Reviewing an EP has always been an easier thing to do. It's shorter, therefore promising quality over quantity. However, this being the fourth solo project to be released in a year by Tech, I was hardly expecting anything great to come from Strange Music's frontman. And then, N9na released the video to "URALYA".

Not only did I still decide to listen to the EP because it serves as homework material for the upcoming show that he'll be performing in the Melkweg, which I will be attending, but the visual release of "URALYA" promised great things. Not only did the face paint, which Tech previously used in other videos and on tour, look better in 1080p HD, but the song didn't disappoint either. Opening the song, and therefore the album, with the "KOD" anger sample immediately promised the same quality of songs that we remember his 2009 release by. Fusing rock with hiphop, nothing new to the genre but fitting to N9na's repertoire, the aggressive and frustration channeling "URALYA" looks back at those who expected him to fall after his underground rise and is the ultimate symbolic middle finger for everyone who fronts on Tech's impressive discography.

The second song "Fire in the AC" brings Krizz and Tech together as the dynamic duo, this time joined by Smackola of Dirty Wormz, who they also worked together with on Smackola's single “God of Waar”. Funny and witty is Kali's impersonation of Jack Nickelson's in "The Shining", saying "Here's Kali" instead of "Here's Johnny", especially since the movie reference holds connections with the other movie referred to through the whole song. In both songs Tech already shows that he actually embraced his darkness and keeps the promise he made stating this EP would actually be darker, this time by remembering the shootings in Aurora, Colorado after the "Batman: The Dark Knight Rises" premiere.

"If I can't grope her, I will choke her. Could I kill her? Should I kill her?"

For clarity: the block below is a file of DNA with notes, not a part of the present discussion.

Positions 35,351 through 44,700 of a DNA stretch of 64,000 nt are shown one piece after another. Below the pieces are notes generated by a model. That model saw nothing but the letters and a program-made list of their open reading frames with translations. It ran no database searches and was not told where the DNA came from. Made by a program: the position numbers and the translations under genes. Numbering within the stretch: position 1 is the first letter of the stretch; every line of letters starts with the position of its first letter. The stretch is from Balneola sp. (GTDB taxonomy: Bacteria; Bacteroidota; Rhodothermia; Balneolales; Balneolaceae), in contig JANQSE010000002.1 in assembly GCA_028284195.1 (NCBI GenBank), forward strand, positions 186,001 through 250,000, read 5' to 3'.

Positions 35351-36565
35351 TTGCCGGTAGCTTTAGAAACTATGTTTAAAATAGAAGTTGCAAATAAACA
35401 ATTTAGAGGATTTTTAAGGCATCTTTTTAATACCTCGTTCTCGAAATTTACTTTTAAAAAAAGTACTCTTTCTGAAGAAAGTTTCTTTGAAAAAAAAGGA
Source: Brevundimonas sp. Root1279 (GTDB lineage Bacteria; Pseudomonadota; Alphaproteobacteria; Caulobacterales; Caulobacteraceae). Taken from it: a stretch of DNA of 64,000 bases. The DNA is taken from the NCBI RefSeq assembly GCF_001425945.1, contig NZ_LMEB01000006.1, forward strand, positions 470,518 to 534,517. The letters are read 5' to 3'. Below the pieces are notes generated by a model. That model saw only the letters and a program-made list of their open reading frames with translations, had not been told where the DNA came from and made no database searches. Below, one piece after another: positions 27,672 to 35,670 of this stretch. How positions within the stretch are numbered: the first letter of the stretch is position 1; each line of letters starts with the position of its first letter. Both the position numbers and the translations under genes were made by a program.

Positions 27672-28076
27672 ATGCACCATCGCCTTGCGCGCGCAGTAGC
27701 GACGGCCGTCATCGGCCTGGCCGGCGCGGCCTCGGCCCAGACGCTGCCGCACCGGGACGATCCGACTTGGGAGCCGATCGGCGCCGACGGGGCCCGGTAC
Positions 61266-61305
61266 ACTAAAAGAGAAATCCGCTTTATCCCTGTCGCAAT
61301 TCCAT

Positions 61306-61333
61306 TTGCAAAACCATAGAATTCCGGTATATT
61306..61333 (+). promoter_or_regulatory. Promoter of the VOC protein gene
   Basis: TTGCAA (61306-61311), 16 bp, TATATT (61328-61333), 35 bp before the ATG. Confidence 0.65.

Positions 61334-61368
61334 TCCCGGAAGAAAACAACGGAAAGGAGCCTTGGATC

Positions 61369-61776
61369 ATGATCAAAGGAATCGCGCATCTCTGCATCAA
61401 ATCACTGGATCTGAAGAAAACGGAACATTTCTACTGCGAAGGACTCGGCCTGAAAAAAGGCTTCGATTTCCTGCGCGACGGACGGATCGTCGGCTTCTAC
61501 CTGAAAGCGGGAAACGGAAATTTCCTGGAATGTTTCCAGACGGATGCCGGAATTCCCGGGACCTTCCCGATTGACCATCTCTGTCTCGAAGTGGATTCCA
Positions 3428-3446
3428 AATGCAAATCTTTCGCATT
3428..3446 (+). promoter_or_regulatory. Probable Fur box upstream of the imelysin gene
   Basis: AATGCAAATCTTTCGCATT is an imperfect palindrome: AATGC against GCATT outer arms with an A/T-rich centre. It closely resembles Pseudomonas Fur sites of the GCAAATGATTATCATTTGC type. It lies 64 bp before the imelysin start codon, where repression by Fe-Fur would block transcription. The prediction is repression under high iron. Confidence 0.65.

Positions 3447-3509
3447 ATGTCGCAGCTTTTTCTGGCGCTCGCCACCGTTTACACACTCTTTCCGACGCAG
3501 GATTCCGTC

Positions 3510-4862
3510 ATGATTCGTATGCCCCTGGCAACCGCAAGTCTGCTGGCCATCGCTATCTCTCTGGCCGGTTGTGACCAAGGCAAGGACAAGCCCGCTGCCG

Yes, Tech has one of the darkest minds in the industry, but does that take away the quality of the music? There aren't a lot of artists who I actually prefer on his solo songs. Even on "All 6's and 7's" the solo songs like "He's a Mental Giant" and "Technician" far exceed the level of intensity that even songs with features such as Lil Wayne and Snoop Dogg bring. However, this doesn't take away that both me and whoever listened to "Boiling Point" wasn't jumping up and down when they saw Brotha Lynch Hung in the tracklist. As we take a path even deeper inside the mind of the King of Darkness. This promises to become the best Halloween yet, a smart day to release this impressive body of work, as we haven't heard Tech this hungry for blood since "Seepage".

Not only does he speak on his hunger for blood and lack of emotions, he also sings about the hunger for flesh in "Paint on Your Pillowcase", featuring Aqualeo, who was recently banned from Youtube (for unknown reasons). Don't expect a romantic song, but more a freaky interpretation of the act. Produced by Strange Music's in house producer Seven, who also did "URALYA", this extended play evolves to something even darker as we still have 2 songs to finish this powerful statement ending his one-year-four-albums spree.

A more narrative, which features Krizz Kaliko on the chorus, brings us to the point where Tech feels a heavy dark substance pushing him further down into darkness and sorrow. "Heavy" ends the series of darker songs with a lament on a rapper’s spotlighted but sometimes sad existence, the emotional and piano heavy "Alone", which has Tech, crooner Krizz Kaliko and Eric Boone ending the last release for 2012.

Lavish Score:
7.5 / 10

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